Update in Diagnosis and Management
Increased urinary oxalate is another important risk factor for calcium oxalate stones. Oxalate is a small molecule composed of 2 carbons and 4 oxygens. Since humans have no enzyme to degrade oxalate, it must be eliminated by the urinary or GI tract. The major issue in the urine is that oxalate likes to bind calcium, and calcium oxalate is fairly insoluble. And these calcium oxalate crystals can grow into stones. Certain plants are high in oxalate, such as rhubarb, spinach, and nuts. However, a larger percentage of dietary oxalate comes from foods that are more moderate in oxalate content but eaten in greater amounts, such as potatoes.
What is Oxalate?
Jump to section:
- Kidney Stones
- Why do Kidney Stones Form?
- Genetics and Environment
- Not All Stones are Created Equal: Stone Analysis is Very Helpful
- Laboratory Evaluation
- Supersaturation Index
- Components of the Urinary Supersaturation Profile
- Uses of Urinary Supersaturation
- Common Features Increase Urinary Supersaturation in Patients with Idiopathic Calcium Oxalate Nephrolithiasis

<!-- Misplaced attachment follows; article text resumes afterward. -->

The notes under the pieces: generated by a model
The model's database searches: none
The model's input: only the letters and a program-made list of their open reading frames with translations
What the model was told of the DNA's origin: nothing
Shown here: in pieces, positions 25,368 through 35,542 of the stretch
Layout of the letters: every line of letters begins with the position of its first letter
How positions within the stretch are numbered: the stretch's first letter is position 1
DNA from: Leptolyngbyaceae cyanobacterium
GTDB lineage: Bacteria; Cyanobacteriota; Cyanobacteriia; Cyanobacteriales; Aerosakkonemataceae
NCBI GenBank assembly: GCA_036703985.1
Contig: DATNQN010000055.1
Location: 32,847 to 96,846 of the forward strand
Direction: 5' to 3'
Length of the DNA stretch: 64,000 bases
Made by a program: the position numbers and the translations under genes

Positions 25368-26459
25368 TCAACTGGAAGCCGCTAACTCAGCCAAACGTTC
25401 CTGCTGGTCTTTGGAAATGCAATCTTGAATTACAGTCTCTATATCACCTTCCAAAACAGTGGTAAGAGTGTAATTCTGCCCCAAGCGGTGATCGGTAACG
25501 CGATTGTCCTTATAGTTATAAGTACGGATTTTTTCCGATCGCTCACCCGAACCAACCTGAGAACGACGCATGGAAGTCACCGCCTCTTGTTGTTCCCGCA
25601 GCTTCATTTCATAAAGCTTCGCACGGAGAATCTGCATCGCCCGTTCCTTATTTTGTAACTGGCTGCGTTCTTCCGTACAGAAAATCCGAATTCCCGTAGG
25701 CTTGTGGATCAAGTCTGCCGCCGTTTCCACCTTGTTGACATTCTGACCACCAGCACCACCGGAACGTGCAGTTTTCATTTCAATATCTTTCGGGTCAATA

- "Conservative" Dietary Recommendations for Calcium Oxalate Stone Formers
- Causes of Hypercalciuria
- Genetic Hypercalciuria
- Genetic Hypercalciuria: Treatment
- What is Oxalate?
- Hyperoxaluria: What is the Relevant Concentration?
- Oxalate Balance on a Typical Western Diet
- Enteric Hyperoxaluria is Caused by Fat Malabsorption
- Control of Urinary Citrate: Largely Due to Systemic Acid Base Balance
- Treatments for Enteric Hyperoxaluria
- Low Urinary Citrate
- Hyperuricosuria is a Risk Factor for Calcium Oxalate Stones
- Uric Acid is Very Insoluble at Low pH
- Calcium Phosphate is Very Insoluble at High pH!
- Cystine Stones
- Struvite stones